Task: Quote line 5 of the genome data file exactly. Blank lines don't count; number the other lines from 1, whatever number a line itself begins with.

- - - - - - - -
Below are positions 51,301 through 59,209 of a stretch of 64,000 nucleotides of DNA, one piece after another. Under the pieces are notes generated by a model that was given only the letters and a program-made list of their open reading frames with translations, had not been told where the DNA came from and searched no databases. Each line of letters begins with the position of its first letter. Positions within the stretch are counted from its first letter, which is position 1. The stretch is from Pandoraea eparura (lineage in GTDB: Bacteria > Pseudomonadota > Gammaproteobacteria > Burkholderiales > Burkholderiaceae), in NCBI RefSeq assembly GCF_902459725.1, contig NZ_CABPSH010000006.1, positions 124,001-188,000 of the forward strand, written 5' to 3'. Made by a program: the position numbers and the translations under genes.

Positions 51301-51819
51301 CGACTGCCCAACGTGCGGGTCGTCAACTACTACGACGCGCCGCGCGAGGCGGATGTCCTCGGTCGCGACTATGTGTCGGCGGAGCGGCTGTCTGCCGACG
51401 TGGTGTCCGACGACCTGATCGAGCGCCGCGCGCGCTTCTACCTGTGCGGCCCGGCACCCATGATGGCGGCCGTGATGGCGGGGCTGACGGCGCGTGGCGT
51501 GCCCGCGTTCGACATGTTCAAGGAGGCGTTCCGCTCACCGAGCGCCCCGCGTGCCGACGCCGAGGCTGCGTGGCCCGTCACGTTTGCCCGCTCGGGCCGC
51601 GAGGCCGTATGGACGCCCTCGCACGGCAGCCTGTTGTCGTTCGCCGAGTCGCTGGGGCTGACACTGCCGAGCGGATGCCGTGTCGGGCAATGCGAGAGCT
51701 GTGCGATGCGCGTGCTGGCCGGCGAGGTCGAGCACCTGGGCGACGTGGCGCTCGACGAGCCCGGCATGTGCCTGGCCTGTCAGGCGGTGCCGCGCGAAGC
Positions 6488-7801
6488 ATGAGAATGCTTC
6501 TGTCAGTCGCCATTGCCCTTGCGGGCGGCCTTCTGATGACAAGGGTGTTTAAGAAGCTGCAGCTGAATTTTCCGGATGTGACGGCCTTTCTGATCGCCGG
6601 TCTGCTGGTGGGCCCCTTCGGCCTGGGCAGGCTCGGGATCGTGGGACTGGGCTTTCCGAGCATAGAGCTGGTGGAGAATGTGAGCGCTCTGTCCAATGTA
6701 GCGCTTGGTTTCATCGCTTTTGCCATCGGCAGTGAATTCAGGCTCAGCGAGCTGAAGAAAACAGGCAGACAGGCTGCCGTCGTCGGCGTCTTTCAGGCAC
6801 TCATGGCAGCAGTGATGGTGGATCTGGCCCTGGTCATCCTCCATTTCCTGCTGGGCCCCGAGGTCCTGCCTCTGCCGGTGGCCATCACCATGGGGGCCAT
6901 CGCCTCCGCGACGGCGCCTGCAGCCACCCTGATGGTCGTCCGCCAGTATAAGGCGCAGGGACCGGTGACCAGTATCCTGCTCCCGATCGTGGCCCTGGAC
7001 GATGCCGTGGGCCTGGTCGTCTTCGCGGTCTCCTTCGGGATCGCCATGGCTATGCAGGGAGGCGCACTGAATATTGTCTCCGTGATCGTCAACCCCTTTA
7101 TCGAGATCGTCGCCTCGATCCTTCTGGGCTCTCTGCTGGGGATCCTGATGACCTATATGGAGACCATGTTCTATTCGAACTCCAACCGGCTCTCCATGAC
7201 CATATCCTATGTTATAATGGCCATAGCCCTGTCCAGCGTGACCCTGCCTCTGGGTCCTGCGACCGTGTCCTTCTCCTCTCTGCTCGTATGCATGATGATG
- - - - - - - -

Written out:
51501 GCCCGCGTTCGACATGTTCAAGGAGGCGTTCCGCTCACCGAGCGCCCCGCGTGCCGACGCCGAGGCTGCGTGGCCCGTCACGTTTGCCCGCTCGGGCCGC